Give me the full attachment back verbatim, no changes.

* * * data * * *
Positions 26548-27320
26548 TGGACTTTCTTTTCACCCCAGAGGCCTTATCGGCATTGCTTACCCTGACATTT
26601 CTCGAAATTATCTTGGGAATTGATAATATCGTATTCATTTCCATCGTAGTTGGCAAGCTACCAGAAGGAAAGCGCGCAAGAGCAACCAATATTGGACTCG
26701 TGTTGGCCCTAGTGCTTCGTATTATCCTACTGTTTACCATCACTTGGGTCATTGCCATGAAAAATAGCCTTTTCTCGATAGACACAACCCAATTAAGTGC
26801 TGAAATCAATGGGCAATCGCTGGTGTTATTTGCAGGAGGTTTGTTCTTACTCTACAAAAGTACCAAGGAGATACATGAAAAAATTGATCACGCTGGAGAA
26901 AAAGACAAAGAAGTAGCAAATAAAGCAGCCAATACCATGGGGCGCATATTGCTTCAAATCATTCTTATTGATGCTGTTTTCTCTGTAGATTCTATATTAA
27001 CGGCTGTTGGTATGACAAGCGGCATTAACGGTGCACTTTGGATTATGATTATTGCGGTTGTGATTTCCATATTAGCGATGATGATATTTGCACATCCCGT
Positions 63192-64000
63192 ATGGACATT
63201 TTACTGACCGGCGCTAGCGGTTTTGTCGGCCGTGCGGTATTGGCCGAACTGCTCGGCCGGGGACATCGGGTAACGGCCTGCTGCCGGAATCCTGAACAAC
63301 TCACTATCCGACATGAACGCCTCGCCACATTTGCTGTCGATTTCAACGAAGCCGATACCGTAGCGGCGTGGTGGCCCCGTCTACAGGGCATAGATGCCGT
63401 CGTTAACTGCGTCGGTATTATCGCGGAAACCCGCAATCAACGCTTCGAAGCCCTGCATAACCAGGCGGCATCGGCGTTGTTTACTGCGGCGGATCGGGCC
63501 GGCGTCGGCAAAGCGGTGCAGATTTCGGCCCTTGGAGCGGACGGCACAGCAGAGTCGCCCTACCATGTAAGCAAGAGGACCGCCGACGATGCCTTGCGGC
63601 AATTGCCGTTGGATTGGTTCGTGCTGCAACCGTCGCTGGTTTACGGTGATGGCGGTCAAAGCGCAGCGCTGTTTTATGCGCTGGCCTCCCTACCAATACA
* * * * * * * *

Positions 26548-27320
26548 TGGACTTTCTTTTCACCCCAGAGGCCTTATCGGCATTGCTTACCCTGACATTT
26601 CTCGAAATTATCTTGGGAATTGATAATATCGTATTCATTTCCATCGTAGTTGGCAAGCTACCAGAAGGAAAGCGCGCAAGAGCAACCAATATTGGACTCG
26701 TGTTGGCCCTAGTGCTTCGTATTATCCTACTGTTTACCATCACTTGGGTCATTGCCATGAAAAATAGCCTTTTCTCGATAGACACAACCCAATTAAGTGC
26801 TGAAATCAATGGGCAATCGCTGGTGTTATTTGCAGGAGGTTTGTTCTTACTCTACAAAAGTACCAAGGAGATACATGAAAAAATTGATCACGCTGGAGAA
26901 AAAGACAAAGAAGTAGCAAATAAAGCAGCCAATACCATGGGGCGCATATTGCTTCAAATCATTCTTATTGATGCTGTTTTCTCTGTAGATTCTATATTAA
27001 CGGCTGTTGGTATGACAAGCGGCATTAACGGTGCACTTTGGATTATGATTATTGCGGTTGTGATTTCCATATTAGCGATGATGATATTTGCACATCCCGT
Positions 63192-64000
63192 ATGGACATT
63201 TTACTGACCGGCGCTAGCGGTTTTGTCGGCCGTGCGGTATTGGCCGAACTGCTCGGCCGGGGACATCGGGTAACGGCCTGCTGCCGGAATCCTGAACAAC
63301 TCACTATCCGACATGAACGCCTCGCCACATTTGCTGTCGATTTCAACGAAGCCGATACCGTAGCGGCGTGGTGGCCCCGTCTACAGGGCATAGATGCCGT
63401 CGTTAACTGCGTCGGTATTATCGCGGAAACCCGCAATCAACGCTTCGAAGCCCTGCATAACCAGGCGGCATCGGCGTTGTTTACTGCGGCGGATCGGGCC
63501 GGCGTCGGCAAAGCGGTGCAGATTTCGGCCCTTGGAGCGGACGGCACAGCAGAGTCGCCCTACCATGTAAGCAAGAGGACCGCCGACGATGCCTTGCGGC
63601 AATTGCCGTTGGATTGGTTCGTGCTGCAACCGTCGCTGGTTTACGGTGATGGCGGTCAAAGCGCAGCGCTGTTTTATGCGCTGGCCTCCCTACCAATACA